Scout shows open-Atlantic reluctance

Her builders cheer as Scout sets out from Fogland on the first attempt. (BILL MURPHY) Her builders cheer as Scout sets out from Fogland on the first attempt. (BILL MURPHY)

Her builders cheer as Scout sets out from Fogland on the first attempt. (BILL MURPHY)

Her builders cheer as Scout sets out from Fogland on the first attempt. (BILL MURPHY)

Let loose for a second time just after midnight on the Fourth of July, the solar-powered boat Scout lit out from Sakonnet Point toward Spain.

For a day or more, the unmanned boat hit every programmed satellite waypoint with perfection, following a south-southeasterly heading out past Martha’s Vineyard at a speed of up to 3 m.p.h.

But then things went haywire.

The tracking website, through which her Tiverton builders (and Scout’s fans) follow the boat’s every move, showed the boat making odd moves as it entered the open ocean. First Scout veered off in the general direction of New Jersey. Then it was east and even north followed by a few loop de loops. Lately Scout is somewhat northbound as though seeking shelter in Martha’s Vineyard or Nantucket.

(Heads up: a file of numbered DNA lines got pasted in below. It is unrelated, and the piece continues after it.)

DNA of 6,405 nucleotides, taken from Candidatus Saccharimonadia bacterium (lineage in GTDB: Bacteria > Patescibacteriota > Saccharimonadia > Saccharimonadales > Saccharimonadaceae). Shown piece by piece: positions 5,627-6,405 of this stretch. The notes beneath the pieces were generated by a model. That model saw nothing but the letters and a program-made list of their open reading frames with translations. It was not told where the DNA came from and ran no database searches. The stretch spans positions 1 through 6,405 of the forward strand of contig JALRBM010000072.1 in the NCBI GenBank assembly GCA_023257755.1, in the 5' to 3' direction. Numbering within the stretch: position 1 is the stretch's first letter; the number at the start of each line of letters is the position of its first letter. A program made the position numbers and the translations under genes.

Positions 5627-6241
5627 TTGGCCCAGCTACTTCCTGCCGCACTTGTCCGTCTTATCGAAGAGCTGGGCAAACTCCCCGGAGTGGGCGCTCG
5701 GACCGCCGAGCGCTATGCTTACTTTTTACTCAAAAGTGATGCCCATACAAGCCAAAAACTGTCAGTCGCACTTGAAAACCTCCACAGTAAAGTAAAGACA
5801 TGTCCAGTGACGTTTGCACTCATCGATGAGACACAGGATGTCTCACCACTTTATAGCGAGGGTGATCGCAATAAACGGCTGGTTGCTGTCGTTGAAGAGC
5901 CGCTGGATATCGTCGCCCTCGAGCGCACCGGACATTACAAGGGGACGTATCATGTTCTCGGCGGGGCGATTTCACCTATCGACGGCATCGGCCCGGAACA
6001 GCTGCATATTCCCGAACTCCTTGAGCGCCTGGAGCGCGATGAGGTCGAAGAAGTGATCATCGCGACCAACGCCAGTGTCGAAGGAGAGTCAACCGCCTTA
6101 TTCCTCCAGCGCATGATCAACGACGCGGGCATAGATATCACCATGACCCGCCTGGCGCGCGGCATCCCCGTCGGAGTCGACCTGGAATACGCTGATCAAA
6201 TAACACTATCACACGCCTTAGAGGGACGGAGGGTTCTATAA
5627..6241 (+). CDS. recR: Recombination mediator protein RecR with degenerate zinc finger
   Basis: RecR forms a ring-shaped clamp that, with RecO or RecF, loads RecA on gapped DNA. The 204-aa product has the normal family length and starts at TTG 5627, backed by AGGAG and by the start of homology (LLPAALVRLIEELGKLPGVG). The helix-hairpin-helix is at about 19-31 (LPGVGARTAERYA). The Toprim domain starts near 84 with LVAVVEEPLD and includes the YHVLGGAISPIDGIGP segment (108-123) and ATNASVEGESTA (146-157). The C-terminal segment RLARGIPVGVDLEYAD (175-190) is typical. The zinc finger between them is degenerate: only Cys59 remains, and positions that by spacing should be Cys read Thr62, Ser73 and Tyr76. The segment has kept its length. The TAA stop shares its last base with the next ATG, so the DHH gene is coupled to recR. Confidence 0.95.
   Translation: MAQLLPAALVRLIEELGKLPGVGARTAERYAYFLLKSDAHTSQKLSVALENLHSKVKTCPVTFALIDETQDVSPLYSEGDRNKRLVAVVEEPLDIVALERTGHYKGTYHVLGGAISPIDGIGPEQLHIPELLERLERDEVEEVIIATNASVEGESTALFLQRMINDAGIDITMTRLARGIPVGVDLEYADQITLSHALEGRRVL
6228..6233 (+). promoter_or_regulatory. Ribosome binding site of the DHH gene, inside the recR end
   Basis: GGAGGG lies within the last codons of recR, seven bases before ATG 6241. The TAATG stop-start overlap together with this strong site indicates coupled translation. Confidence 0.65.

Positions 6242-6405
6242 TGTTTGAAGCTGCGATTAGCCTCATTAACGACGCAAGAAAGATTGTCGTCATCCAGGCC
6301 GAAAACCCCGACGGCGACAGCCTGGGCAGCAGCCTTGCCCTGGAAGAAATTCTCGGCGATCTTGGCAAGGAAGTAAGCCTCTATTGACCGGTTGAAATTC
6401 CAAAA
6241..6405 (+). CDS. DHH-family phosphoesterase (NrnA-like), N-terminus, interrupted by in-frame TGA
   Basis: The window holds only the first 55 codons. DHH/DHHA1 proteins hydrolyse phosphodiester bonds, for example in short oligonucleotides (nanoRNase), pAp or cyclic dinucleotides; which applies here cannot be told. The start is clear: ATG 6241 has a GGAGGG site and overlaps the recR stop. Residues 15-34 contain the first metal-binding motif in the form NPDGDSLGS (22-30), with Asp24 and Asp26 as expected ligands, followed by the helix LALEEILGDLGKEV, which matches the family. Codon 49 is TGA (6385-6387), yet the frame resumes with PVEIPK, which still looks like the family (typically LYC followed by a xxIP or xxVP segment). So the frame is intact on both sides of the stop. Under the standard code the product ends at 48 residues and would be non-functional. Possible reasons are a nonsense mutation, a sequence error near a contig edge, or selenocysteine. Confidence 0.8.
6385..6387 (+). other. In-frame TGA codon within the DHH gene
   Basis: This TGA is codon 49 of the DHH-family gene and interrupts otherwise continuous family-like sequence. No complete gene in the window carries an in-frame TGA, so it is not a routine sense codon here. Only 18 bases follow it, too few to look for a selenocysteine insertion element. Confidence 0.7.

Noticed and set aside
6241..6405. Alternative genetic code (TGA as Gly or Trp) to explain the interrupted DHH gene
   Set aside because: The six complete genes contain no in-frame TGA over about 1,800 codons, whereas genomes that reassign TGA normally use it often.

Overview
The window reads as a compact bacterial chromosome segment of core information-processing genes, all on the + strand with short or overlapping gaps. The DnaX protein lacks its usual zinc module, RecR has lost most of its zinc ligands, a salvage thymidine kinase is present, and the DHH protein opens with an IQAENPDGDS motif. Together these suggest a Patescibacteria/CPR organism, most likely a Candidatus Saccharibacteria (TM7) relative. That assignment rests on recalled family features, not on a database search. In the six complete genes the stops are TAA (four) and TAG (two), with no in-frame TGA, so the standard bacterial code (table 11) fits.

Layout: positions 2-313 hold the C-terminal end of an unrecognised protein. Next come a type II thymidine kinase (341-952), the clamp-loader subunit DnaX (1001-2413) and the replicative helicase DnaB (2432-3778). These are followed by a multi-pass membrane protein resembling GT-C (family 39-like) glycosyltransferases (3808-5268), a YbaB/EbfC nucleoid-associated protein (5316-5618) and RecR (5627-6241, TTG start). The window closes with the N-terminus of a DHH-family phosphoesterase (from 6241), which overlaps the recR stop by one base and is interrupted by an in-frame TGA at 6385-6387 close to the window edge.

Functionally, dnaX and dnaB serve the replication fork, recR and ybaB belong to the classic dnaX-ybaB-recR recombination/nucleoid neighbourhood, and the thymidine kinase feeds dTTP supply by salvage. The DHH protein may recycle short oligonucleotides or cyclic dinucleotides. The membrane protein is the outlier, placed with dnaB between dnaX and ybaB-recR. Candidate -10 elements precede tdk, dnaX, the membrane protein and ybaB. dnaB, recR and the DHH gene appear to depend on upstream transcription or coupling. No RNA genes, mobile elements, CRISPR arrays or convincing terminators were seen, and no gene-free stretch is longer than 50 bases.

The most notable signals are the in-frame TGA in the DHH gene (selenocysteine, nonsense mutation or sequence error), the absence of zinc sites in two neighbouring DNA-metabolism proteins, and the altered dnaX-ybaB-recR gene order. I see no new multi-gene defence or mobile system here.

Asked about this, Dylan Rodriguez, one of the team that designed and built Scout replied Monday, “Yes, Scout was making excellent progress until an unknown issue sent it into continuous 20 meter radius circles. We’re looking at options to retrieve it, suspecting mechanical or electrical rudder failure, or something wrapped around it somehow — (the rescue mission) might make for a pleasant Nantucket vacation!”

Scout made it further this time than her first attempt, cut short when clouds and fog blocked the boat’s ability to recharge batteries and Scout was at peril of running aground on Noman’s Land off Gay Head.

This time, Scout had travelled some 102 miles by Tuesday morning. But the boat had only made about 42 miles worth of progress  toward Spain, with 3,381 miles to go. That means Scout has a ways to go before beating an Irish team’s 60 mile record with this sort of vessel.

Scout has a deep bulbed keel, prompting concerns that the boat might snag seaweed or some other flotsam. To counter that, the boat is designed to stop and back up periodically in hopes of shedding any debris.

 

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